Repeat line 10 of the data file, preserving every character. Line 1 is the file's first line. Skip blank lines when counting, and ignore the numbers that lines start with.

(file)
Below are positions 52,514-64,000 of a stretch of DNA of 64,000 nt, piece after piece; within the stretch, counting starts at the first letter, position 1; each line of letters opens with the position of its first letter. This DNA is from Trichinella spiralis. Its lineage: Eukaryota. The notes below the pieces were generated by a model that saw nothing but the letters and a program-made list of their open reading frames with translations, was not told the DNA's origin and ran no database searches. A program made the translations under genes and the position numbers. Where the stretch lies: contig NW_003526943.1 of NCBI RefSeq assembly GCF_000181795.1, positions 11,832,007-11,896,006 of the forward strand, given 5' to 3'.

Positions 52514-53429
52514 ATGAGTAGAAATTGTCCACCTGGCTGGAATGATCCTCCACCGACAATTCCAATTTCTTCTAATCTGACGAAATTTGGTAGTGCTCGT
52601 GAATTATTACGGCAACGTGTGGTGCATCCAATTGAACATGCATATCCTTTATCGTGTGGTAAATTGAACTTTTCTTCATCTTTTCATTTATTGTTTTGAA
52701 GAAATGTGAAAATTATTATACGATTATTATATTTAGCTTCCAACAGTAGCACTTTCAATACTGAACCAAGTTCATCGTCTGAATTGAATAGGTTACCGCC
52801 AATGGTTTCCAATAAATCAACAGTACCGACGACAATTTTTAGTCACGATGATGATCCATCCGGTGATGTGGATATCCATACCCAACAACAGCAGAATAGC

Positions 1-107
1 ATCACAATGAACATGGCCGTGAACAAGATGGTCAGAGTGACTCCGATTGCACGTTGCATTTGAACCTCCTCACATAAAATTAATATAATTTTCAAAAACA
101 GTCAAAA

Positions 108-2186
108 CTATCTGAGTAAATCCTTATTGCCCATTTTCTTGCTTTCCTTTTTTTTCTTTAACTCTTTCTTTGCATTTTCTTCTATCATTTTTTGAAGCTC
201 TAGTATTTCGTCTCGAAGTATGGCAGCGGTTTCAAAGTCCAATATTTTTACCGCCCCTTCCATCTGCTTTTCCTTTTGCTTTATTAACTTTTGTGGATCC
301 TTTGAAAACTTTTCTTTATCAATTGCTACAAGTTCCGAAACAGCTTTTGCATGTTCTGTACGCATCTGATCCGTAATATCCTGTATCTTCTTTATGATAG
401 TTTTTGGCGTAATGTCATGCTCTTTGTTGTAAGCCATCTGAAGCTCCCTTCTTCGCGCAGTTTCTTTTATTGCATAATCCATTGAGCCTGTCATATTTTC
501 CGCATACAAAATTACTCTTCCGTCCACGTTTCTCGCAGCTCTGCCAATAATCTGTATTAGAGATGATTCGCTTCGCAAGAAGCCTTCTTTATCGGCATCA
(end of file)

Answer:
Positions 108-2186